One of the sure signs of healthy recovery is the avoidance of drama. Not only in one’s love life, but every area of life: career, social networks, friends, family, etc.
Drama tends to be created not so much from one source, but rather from the collective thoughts, actions and communications of a group. The bigger the group and the more incapable its members are of “putting out the fire” so to speak, the worse the drama can be.
Years ago, I learned that when issues arise within a group, you have two choices: you either participate and try and resolve the issue or you bow out and wait for the problems to blow over. If you decide to participate in the resolution of the groups’ issues, you have yet another two choices: you can either be part of the problem or part of the solution. This is where it gets tricky, because many people don’t recognize that they are one or the other. But here’s a great way to determine if you are causing more of the drama or helping to abate it. Ask yourself:
- When I participate in group issues am I thinking in the best interest of myself or the group as a whole?
- Are my comments meant to help or hinder the group?
- Are my comments self-serving or hurtful to others or will some benefit come out of what I have to say?
- Am I gossiping? Spreading rumors? Talking behind others’ back? And if so, will any of that serve to help the drama to subside?
- Am I putting myself in others’ shoes before I share my thoughts?
- Am I waiting a day or two before saying something I may regret?
- Am I trying to be tolerant and understanding of other people’s issues that are sometimes brought into the drama? So often we forget that unhealthy people don’t always say what they mean or mean what they say. Sometimes when people are under a lot of stress, we need to have more patience for them and their behavior.
- Am I reacting with my head, my heart or both?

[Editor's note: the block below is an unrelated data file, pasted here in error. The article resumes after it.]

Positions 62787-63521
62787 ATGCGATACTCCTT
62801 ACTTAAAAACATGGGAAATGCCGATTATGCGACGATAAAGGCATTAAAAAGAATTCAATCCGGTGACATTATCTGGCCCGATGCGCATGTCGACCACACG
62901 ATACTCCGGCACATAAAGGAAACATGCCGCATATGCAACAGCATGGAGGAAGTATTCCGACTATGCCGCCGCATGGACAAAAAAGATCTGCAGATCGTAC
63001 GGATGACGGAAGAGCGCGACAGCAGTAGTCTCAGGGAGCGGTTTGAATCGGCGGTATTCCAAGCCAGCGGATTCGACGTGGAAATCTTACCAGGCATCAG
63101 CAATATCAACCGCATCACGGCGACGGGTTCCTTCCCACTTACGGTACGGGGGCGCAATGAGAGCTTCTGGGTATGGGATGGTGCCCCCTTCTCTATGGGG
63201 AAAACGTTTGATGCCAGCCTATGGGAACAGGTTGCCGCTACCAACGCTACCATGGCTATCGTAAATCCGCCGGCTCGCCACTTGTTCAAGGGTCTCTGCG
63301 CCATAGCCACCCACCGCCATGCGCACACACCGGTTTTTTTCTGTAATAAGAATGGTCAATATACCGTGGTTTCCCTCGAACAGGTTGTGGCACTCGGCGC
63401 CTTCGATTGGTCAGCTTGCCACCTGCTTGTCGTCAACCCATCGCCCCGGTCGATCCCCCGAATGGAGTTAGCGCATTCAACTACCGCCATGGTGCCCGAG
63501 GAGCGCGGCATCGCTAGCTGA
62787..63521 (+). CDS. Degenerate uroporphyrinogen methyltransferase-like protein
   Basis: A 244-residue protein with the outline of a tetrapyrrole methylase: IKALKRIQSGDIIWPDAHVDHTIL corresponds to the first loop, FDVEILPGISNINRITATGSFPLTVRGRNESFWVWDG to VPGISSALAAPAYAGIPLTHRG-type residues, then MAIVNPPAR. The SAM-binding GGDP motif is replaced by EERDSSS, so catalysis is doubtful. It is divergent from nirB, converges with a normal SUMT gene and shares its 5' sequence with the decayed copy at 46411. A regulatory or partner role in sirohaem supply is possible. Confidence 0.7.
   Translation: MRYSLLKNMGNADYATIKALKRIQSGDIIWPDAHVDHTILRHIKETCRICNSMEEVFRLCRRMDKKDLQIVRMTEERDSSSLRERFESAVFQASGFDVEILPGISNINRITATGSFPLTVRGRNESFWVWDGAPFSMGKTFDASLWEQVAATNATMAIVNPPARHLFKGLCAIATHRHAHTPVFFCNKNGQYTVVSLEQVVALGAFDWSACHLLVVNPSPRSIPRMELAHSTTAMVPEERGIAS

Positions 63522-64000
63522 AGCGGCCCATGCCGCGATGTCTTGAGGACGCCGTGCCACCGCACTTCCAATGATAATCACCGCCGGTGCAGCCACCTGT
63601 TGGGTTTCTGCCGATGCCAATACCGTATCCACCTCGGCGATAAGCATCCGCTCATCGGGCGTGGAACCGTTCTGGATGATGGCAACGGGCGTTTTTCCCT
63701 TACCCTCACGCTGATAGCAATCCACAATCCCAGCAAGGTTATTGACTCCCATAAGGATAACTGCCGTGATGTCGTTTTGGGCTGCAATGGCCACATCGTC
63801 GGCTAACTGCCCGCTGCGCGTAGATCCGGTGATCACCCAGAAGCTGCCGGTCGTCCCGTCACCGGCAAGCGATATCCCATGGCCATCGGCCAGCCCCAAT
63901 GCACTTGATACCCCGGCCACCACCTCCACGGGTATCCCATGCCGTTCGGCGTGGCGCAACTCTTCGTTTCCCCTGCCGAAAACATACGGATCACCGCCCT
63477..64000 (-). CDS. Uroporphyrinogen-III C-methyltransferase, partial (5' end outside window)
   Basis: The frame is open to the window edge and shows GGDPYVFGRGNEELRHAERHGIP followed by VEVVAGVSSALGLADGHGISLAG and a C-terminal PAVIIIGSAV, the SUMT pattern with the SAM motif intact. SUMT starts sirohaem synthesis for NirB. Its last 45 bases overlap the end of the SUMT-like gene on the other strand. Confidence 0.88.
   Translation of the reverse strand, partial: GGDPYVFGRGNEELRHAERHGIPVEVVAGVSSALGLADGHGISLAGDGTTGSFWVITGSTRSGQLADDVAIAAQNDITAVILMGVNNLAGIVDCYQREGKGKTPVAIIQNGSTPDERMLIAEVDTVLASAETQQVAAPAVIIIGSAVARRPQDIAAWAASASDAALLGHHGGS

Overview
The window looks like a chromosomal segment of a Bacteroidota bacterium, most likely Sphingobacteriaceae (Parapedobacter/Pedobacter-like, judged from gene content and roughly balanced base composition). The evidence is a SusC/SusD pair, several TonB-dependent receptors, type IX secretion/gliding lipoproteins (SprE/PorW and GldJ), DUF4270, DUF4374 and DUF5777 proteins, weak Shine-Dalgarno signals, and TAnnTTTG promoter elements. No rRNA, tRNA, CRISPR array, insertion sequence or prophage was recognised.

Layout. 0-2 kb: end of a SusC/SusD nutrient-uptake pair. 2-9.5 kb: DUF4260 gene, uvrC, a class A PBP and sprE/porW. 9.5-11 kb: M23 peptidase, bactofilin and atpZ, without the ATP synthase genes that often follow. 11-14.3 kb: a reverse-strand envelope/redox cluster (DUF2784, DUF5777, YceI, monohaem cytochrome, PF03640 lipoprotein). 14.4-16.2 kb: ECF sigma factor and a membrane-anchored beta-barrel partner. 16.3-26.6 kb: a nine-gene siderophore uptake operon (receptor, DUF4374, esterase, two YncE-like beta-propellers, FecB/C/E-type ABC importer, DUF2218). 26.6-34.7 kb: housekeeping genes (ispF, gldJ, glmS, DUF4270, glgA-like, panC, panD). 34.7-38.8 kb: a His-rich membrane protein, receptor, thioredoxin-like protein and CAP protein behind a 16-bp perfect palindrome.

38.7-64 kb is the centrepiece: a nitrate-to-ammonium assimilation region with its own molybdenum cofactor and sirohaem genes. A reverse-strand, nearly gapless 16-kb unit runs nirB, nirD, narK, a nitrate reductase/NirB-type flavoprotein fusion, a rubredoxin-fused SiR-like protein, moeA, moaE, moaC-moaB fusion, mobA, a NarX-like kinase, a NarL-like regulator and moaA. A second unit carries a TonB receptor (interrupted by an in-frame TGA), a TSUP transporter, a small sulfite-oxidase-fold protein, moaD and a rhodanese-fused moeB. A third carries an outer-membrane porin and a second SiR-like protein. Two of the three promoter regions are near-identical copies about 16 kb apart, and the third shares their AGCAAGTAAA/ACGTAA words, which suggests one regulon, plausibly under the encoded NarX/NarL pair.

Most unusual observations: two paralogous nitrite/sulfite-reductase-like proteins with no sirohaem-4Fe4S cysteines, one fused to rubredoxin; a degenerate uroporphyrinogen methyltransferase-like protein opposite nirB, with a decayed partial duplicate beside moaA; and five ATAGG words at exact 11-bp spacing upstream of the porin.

- Am I mentally/emotionally in a good enough place to participate in resolving issues? Or will I be bringing my own set of personal problems into the drama?
- Do I have all the facts?
It’s so hard to take accountability for being in the middle of something you probably should not be. And part of the inherent problems with Love Addicts specifically is that they are drawn to drama. Why? I believe it’s because of several factors.
- We seek out people and situations that help us disengage from ourselves. We do not want to deal with our own personal problems, as they are too painful, so we prefer to deal with the problems of others. In this way, being drawn to drama is a defense mechanism.
- Many of us do not have the social skills of tolerance, patience and compassion. Our growth is stunted due to the fact that we have refused for many years to face our own problems, so when it comes to conflict resolution, we have either never learned how to resolve conflicts, or we resolve them in a way that tends to lack compassion, tolerance and patience for others.
- Many LAs, depending on our stage of recovery, are going through an egocentric, narcissistic phase. When a human only acts on his or her own behalf, a level of immaturity becomes apparent. Egocentric people cannot make decisions based on the best interest of the group. They tend to make decisions based on meeting their needs and their needs only. Accusations fly, regretful comments are made, mud is slung.
Lastly, no one person ever exhibits all these traits (OK, maybe they do). Usually, drama is the product of many people. One little snowflake goes unnoticed. A gazillion is a snow storm. So, it is always in our best interest to give every individual the benefit of the doubt when it comes to seeing drama as a whole. I like to believe in Maslow’s theory of motivation: that every person in the world, no matter what they say or do, is motivated by a need to be loved. When I remember that, I tend to have much more compassion for selfish or thoughtless behavior. And my own way of dealing with drama? Avoid it. When there is an issue and intelligent, considerate people sit down to resolve that issue, there is no drama. There is successful conflict resolution. If that is not present, I do not participate until there is. For more info on successful conflict resolution, click here.